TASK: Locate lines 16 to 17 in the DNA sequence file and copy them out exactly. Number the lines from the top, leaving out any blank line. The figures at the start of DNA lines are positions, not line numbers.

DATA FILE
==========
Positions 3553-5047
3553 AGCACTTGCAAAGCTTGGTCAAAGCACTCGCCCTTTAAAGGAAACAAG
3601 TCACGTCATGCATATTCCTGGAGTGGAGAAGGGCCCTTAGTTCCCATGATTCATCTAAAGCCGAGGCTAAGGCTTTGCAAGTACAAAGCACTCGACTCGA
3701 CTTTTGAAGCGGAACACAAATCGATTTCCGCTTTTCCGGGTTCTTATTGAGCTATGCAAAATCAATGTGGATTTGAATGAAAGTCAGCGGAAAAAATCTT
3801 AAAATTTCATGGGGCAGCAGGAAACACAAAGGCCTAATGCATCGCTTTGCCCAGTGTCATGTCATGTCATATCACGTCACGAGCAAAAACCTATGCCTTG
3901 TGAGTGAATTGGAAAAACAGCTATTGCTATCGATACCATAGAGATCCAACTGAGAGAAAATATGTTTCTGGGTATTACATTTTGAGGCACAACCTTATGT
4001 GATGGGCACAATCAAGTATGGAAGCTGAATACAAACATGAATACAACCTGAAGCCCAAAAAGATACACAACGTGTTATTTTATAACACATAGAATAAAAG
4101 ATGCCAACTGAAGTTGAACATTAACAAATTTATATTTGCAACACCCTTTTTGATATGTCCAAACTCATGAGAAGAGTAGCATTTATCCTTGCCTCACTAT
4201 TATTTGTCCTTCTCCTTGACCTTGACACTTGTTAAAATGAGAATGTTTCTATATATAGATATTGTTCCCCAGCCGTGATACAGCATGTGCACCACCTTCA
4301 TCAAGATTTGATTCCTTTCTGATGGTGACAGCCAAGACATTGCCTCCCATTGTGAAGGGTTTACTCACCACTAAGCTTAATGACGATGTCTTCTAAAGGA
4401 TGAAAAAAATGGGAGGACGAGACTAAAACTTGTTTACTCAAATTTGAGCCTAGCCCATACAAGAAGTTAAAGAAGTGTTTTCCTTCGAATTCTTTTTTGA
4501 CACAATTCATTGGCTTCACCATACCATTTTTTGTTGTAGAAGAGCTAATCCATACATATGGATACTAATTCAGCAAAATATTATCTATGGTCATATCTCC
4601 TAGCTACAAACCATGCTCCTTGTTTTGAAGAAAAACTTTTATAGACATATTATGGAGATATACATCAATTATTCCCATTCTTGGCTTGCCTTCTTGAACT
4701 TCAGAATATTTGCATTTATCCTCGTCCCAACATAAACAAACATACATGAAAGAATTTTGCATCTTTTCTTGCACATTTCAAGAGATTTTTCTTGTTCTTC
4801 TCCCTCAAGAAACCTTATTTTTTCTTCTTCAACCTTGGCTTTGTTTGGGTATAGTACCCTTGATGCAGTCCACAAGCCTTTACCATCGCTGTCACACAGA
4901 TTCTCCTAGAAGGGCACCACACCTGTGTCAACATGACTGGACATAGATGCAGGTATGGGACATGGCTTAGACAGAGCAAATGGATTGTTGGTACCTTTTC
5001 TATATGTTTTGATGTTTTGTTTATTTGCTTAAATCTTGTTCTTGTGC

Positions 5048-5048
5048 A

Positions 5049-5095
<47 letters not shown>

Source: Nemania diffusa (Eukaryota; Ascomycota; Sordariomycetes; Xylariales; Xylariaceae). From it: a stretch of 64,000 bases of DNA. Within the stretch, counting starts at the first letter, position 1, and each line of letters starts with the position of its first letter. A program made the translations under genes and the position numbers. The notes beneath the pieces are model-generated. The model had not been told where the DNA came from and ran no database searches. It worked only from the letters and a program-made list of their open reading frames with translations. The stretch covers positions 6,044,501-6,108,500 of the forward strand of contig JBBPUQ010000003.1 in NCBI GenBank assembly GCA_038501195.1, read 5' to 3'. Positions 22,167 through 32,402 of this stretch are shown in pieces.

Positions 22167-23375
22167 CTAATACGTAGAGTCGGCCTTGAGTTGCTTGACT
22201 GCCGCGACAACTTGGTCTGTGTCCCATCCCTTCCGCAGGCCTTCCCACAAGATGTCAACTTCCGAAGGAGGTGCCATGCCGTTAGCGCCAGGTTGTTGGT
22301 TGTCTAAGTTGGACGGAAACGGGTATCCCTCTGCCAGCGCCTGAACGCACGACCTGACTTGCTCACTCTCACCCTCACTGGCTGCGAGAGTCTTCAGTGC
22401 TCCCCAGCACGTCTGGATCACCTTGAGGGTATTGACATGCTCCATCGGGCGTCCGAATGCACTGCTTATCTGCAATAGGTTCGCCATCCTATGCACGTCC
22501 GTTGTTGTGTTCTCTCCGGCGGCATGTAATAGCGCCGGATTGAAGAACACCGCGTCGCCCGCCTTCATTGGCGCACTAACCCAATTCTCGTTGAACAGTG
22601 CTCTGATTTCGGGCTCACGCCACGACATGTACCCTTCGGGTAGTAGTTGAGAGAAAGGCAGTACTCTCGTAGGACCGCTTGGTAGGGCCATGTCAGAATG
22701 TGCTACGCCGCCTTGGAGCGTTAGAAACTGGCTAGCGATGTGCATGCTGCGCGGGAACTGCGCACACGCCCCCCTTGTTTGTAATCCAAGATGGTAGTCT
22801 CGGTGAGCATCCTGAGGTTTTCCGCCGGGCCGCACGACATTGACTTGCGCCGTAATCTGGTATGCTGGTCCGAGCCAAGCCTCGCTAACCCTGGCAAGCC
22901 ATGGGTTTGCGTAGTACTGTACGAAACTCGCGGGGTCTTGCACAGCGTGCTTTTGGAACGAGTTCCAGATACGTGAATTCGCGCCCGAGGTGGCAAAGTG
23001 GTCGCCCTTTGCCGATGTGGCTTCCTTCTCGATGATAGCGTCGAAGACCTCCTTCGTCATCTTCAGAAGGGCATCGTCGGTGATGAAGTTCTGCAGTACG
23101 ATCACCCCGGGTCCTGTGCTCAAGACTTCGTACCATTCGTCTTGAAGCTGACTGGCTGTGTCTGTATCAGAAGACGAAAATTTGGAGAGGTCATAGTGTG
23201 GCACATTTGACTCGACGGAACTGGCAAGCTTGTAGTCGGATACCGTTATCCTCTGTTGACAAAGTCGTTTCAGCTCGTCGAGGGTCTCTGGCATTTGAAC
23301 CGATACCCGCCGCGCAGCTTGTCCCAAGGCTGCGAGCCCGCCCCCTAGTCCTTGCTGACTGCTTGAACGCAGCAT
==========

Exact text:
4901 TTCTCCTAGAAGGGCACCACACCTGTGTCAACATGACTGGACATAGATGCAGGTATGGGACATGGCTTAGACAGAGCAAATGGATTGTTGGTACCTTTTC
5001 TATATGTTTTGATGTTTTGTTTATTTGCTTAAATCTTGTTCTTGTGC